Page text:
Switching Systems

Switching System 1878 manual operator 1892 step-by-step 1918 cross-bar 1960 ESS—first generation 1972 ESS—second generation 1976 ESS—third generation

Operation manual Electro-mechanical Electro-mechanical Semi-electronic Semi-electronic

Method of Switching space/analog space/analog space/analog space/analog space/analog

Type of Control human distributed stage-by-stage common control common control stored program control stored program common control

Type of Network plug/cord/jac k stepping switch train X-bar switch reed switch reed switch pulse code modulation

electronic

time/digital

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Basics of Switching Systems
Switching Network

Switching Network

Switching Network

Switching Network

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• In a folded network with N subscribers, there can be a maximum of N/2 simultaneous calls. • The switching network may be designed to provide N/2 switching paths, the network then is said to be non-blocking. • Blocking Network (Switching Paths<N/2)

• The probability that a user may get blocked is known as blocking probability. • Switching exchanges are designed to meet an estimated maximum average simultaneous traffic, usually known as busy hour traffic. (20-30% activity)

3

Elements of a switching system
• • • • • Trunk Interface (Incoming and Outgoing) Subscriber Line Interface (I and O) Service Circuit Interface Junctors Subscriber and Service line scanning and distributor units. • Control: Direct or Common Control • Operator console • Trunk circuit scanning and distributor units.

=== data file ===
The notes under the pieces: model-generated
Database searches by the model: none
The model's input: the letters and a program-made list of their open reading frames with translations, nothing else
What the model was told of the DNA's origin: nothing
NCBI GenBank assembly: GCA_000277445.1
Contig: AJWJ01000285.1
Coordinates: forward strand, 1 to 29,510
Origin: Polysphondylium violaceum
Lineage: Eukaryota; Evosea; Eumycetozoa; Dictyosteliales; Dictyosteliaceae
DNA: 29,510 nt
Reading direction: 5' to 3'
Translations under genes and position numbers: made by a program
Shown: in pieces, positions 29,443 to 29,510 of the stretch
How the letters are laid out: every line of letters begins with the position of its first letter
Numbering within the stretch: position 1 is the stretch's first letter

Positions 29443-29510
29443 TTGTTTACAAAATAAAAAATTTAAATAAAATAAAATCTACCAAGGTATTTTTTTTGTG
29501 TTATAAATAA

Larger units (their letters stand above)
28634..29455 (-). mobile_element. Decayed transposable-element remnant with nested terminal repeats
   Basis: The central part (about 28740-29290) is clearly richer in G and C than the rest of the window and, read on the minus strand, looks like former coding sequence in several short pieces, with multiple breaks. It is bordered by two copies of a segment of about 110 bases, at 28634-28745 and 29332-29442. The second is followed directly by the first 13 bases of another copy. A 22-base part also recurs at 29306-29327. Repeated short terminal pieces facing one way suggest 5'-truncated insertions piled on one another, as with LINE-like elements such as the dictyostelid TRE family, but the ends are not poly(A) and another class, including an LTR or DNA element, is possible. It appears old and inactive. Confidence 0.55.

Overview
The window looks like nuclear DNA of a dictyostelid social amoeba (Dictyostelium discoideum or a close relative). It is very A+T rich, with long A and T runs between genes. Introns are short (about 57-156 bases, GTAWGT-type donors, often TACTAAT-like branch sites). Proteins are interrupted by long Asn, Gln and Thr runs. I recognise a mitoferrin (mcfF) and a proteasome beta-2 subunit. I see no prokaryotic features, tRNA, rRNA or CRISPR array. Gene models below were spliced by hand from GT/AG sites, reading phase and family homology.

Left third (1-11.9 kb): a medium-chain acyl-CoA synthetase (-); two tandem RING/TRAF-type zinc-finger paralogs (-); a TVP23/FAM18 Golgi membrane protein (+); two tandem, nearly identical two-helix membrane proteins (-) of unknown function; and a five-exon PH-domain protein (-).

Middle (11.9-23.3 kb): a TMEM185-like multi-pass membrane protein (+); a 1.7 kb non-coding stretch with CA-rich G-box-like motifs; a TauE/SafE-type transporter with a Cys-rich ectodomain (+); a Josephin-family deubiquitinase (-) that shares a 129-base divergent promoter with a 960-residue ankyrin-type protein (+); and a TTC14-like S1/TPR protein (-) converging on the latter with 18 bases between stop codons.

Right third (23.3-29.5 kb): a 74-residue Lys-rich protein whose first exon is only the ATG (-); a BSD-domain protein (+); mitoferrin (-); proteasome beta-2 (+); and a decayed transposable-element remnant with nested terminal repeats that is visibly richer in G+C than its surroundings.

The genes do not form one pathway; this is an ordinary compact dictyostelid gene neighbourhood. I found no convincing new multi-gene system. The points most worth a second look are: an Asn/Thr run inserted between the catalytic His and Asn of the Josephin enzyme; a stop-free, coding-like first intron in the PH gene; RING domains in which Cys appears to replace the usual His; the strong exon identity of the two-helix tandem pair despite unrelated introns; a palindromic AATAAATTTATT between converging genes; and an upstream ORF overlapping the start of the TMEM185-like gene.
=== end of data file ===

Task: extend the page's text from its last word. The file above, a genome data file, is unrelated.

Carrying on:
Incoming Trunk Interface Subscriber Line Interface Service Circuit Interface Switching Network

Outgoing Trunk Interface Subscriber Line Interface Service Circuit Interface

J U N C T O R S

Subscriber And Service Line Scanning and Distributor Units

Control

Operator Console

Trunk Circuit Scanning and Distributor Units

To Incoming Trunks

4

Switching Systems (Classification)
Switching Systems

Manual

Automatic

Electromechanical

Electronic (SPC)

Strowger (Step-by-Step)

Space Division Switching

Crossbar

Time Division Switching

Manual Switch-Boards
• The first switching Systems utilized operators at manual switchboards. • The operators asked the caller for the number they wanted to call and then established the connection by plugging in a cord between terminal jacks

5

RST
• • • • R – Ring S – Sleeve T – Tip One wire of a wire pair is commonly referred to as the tip and other is referred to as ring, even on digital wire pairs

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Manual

LB exchange

CB exchange

Magneto exchange

If 200 subscribers terminate on a switch board, what will be the maximum number of simultaneous calls
Ans. 100

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Switch boards

Single Termination

Multi Termination

Cyclic Assignment

Single termination board
Local Connection Transfer Lines

Non-Local Connection

8

Subscriber Lines

Multi-Termination Boards

Cyclic Assignment
300-399 0-99 100-199 200-299 300-399 0-99

700-799

400-499

500-599

600-699

700-799

400-499

9

• Almon Strowger was an undertaker who created the first automatic telephone switching machine. • He wasn't a natural scientist nor was he immediately interested by telephones. What really spurred him on was when he imagined that his undertaking business was missing out because the lady at the phone exchange was connecting callers to a rival funeral business. • Customers didn't immediately take to the system, and Strowger soon tired of it himself, selling his stake for a modest sum to buy a hotel. His system was later sold for $2.5 million and installed in exchanges worldwide until the 1960s.